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DOL Adopts More Flexible Test to Determine When Interns Must Be Paid Under The Fair Labor Standards Act

Just as many employers are heading into the 2018 summer-intern recruitment season, the U.S. Department of Labor (“DOL”) announced that it has abandoned the rigid six-factor test in use since 2010 to determine whether interns of for-profit entities must be treated as paid employees.  Under the DOL’s previous six-factor test, an intern was deemed to be an employee unless all six-factors were met, increasing the likelihood that an employer would end up having to pay its interns a minimum wage and overtime under the Fair Labor Standards Act (“FLSA”).

The DOL pulled back its six-factor all-or-nothing approach after the Ninth Circuit Court of Appeals became the latest federal circuit to reject the agency’s overly-rigid approach to determine whether an intern or student is, in fact, an employee under the FLSA.  In its place, the DOL has adopted a “primary beneficiary test,” which allows the agency and courts to examine the economic reality of the intern-employer relationship to determine which party is the primary beneficiary of the relationship.  

Under the DOL’s flexible economic realities test, an employer need not pay a minimum wage or overtime to a student intern or vocational student who is viewed as the primary beneficiary of the intern-employer relationship, applying a seven factor test under which all seven factors are weighed and balanced against each other and no single factor is determinative. The seven factors are:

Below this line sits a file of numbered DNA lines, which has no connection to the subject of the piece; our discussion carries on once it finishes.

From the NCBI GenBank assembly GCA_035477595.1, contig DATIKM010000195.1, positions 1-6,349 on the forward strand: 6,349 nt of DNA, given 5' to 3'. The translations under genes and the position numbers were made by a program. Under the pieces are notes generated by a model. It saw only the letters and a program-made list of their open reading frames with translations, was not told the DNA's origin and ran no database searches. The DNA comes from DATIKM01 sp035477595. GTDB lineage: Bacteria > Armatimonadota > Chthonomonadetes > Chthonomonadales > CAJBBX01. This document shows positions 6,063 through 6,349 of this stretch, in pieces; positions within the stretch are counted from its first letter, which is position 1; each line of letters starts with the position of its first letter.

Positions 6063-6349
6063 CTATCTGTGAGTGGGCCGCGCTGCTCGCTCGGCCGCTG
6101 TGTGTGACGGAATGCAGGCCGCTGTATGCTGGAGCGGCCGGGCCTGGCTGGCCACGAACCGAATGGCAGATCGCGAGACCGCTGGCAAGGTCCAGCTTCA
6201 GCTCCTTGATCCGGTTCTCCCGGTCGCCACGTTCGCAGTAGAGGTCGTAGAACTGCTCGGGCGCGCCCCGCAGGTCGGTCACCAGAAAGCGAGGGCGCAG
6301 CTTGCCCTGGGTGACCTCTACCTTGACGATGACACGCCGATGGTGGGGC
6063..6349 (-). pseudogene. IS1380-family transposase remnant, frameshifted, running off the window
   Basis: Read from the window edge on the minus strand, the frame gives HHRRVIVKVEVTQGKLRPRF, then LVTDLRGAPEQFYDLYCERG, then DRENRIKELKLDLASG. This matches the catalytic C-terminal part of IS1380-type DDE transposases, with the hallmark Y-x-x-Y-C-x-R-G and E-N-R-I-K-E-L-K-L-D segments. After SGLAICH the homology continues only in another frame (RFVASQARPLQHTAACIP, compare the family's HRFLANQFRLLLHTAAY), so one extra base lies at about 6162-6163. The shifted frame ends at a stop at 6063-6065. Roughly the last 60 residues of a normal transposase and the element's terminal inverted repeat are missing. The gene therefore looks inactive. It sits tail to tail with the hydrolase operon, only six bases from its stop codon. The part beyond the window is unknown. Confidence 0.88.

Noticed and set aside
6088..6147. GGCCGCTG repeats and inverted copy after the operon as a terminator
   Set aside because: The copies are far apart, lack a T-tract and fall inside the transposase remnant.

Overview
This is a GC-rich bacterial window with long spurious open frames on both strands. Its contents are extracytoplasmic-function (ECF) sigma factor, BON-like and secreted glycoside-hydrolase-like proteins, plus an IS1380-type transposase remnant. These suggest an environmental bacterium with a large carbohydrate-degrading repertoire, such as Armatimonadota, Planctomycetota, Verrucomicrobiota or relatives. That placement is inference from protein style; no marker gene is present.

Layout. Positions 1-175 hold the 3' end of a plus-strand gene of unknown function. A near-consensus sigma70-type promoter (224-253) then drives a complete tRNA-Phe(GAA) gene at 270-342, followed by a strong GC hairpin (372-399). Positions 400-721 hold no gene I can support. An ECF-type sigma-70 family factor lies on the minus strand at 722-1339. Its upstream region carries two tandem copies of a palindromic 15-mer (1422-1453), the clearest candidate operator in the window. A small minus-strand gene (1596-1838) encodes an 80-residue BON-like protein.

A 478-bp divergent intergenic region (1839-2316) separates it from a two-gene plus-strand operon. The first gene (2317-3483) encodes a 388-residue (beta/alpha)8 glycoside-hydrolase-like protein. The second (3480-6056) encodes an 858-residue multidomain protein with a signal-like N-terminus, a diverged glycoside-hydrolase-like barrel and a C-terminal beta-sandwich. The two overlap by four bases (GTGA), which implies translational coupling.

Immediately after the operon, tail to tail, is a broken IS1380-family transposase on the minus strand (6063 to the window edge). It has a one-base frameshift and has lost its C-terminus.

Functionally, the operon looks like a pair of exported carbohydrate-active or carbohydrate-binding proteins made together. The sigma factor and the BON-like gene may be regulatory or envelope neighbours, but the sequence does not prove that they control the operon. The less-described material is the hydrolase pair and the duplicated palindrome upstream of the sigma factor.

1. The extent to which the intern and employer clearly understand that there is no expectation of compensation. Any promise of compensation, express or implied, suggests that the intern is an employee – and vice versa.
  2. The extent to which the internship provides training equivalent to that which would be given in an educational environment, including clinical or other hands-on training provided by educational institutions
  3. The extent to which the internship is tied to the intern’s formal educational program by integrated course work or academic credit.
  4. The extent to which the internship accommodates the intern’s academic commitments by corresponding to the academic calendar.
  5. The extent to which the internship’s duration is limited to the period in which the internship provides the intern with beneficial learning.
  6. The extent to which the intern’s work complements, rather than displaces, the work of paid employees while providing significant educational benefits to the intern.
  7. The extent to which the intern and the employer understand that the internship is undertaken without entitlement to a paid job at the conclusion of the internship.

With the DOL’s reliance on the economic realities, student interns who get the primary benefit of the relationship with the hiring entity are less likely to be seen by the DOL  as employees. This should translate to fewer situations where a hiring entity will need to pay student interns a  minimum wage or overtime and a reduced risk of ending up in court defending against a student intern law suit under the FLSA.